Scottish National Dictionary (1700–)

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SKYBALD, n., adj. Also skaibald, skybalt, skeibult, skibbald; skybal(l), scyball, skyble, scybel(l), -il, skible, skibel, skeible, skebel; skypal, skypel, skyple, skeplet. [′skɑebəl(d), -əlt]

I. n. 1. A scamp, rascal, rogue, a worthless person, someone who is mean, contemptible or pitiable, a poor wretch (s.Sc. 1802 J. Sibbald Chron. Sc. Poetry Gl.; Gall. 1824 MacTaggart Gallov. Encycl. 427, 498; Rxb. 1923 Watson W.-B.; Uls. 1953 Traynor). Hence deriv. v. ¶skybaleer, to rail against, abuse, vilify (Cai. 1904 E.D.D.). Lth. 1718  News from Bathgate 5:
When Highlanders came here away, These naked Skaibalds boasted.
Sc. 1728  Ramsay Poems (S.T.S.) II. 122:
Poor Skybalds, curs'd with less of Wealth than Wit.
Dmf. 1760  Session Papers, Reid v. Edgar (18 July) 23:
I would not list with such a Scyball as you.
Per. 1774  Gentleman and Lady's Weekly Mag. (8 June) 235:
The skybald, by his ain ill conscience chas'd.
Slk. 1818  Hogg B. of Bodsbeck iii.:
My very bluid began to rise at being chased by twa skebels.
Lnk. a.1832  W. Watt Poems (1860) 353:
For sic outlandish skybalds now Ha'e ta'en the dicin' trade.
Fif. 1864  St Andrews Gazette (20 Feb.):
Eh! ye skibbald ye, but just come back again, an' I'll meal-box ye.
Wgt. 1912  A.O.W.B. Fables 19:
Whar is he noo, the skypal?

2. A ragged, unkempt or neglected person, a tatterdemalion, ragamuffin (Sc. 1728 Ramsay Poems (S.T.S.) II. Gl.; Rxb. 1970); one of uncouth or unpleasant manners or temper (Bnff. 1866 Gregor D. Bnff. 164). Rnf. 1835  D. Webster Rhymes 43:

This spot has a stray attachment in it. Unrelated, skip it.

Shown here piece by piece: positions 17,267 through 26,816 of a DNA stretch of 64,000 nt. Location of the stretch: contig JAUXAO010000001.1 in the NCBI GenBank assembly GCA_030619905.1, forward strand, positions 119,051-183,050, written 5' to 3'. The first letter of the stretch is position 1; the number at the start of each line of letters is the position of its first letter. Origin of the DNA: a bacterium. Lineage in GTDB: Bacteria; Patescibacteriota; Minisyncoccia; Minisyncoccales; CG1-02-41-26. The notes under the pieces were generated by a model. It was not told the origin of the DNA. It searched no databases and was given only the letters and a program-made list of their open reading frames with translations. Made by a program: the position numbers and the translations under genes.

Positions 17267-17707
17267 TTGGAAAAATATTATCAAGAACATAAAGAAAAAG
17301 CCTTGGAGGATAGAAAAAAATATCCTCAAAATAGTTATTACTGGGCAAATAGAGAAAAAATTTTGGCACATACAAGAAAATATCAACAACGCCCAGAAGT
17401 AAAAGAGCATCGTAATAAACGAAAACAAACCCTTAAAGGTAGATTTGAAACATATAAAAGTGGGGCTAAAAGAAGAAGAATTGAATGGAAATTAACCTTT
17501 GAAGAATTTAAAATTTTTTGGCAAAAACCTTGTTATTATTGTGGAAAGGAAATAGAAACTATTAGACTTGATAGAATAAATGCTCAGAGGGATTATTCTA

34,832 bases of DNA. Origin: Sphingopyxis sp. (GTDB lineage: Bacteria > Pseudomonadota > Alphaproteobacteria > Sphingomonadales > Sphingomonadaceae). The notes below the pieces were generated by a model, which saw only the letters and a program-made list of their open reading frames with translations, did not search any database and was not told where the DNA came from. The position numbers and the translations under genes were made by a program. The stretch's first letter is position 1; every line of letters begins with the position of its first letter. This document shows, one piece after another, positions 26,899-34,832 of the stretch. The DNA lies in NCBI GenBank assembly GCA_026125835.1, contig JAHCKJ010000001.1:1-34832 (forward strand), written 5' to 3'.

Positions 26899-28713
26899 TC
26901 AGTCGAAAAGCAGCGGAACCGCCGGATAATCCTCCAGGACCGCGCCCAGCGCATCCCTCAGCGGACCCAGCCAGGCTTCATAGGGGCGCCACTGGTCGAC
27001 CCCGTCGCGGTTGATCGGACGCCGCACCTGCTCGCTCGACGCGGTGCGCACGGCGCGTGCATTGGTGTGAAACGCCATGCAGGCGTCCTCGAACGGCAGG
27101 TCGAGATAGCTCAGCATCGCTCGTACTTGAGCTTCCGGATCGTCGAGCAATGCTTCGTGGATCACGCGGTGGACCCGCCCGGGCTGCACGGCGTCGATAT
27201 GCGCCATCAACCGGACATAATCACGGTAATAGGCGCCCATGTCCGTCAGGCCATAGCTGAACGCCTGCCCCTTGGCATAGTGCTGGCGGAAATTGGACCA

This skybal of late has been tied to his Kate.
Arg. c.1850  L. MacInnes Dial. S. Kintyre (1936) 29:
Nor I a claty skybal, thus To sclaffer after thee.
Uls. 1892  Ballymena Obs.:
You're a naked skibel.
ne.Sc. 1909  G. Greig Folk-Song xii. 1:
An ill faurt skyple cam' fae Crimon', . . . A perfect scunner to the women.
Rxb. 1925  E. C. Smith Mang Howes 20:
A schauchlin, husslin-shoodert skeibult wui a toozy, taaty heed.

3. A thin person (Uls. 1880 Patterson Gl., 1953 Traynor); a thin, worn-out or lazy animal, esp. a horse (Ayr. 1825 Jam.; Traynor); a gelded goat (Rnf. 1825 Jam.).

4. Something worthless, useless or discarded, as thin poor soil (Cai. 1904 E.D.D., Cai. 1970); in pl., peeled branches when the bark was stripped for tanning (Dmf. a.1920). Cf. Skibbrie.

II. adj. 1. Rascally, worthless, disreputable; tattered, ragged (Cld. 1825 Jam.). Now arch. Sc. p.1714  Jacob. Relics (Hogg 1819) 118:
A skeplet hat, and plaiden hose.
Sc. 1784  Caled. Mercury (16 Oct.):
Britain's a muckle maun Balloon, Opprest wi' mony a scybell loun.
Abd. a.1809  J. Skinner Amusements 43:
Gin I had here the skypel Kate, Sae weel's I shoud him bang!
Uls. 1901  Northern Whig:
Confined only to the riff-raff, to the street “skibel” fraternity.
Sc. 1913  H.P. Cameron Imit. Christ III. vi.:
Awa tae the back-o'-beyont wi' ye, ye skypal whilly wha.

2. Of persons or circumstances: needy, not having a sufficiency, short, causing want or destitution; scrimp, stingy. Bnff. 1866  Gregor D. Bnff. 164:
A'll be some scypal o' seed-corn.
Abd. 1897  Trans. Bch. Field Club IV. 81:
“Skyple” wi yer wecht.
Abd. 1955  :
This is skypal times — bare times, said when small boats could not get to sea.

III. v. To work carelessly (Ayr.4 1928).

[O.Sc. schybald, = I. 1., a.1566, skybalde, = II. 1., a.1585. Orig. obscure.]

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"Skybald n., adj.". Dictionary of the Scots Language. 2004. Scottish Language Dictionaries Ltd. Accessed 20 Mar 2018 <>



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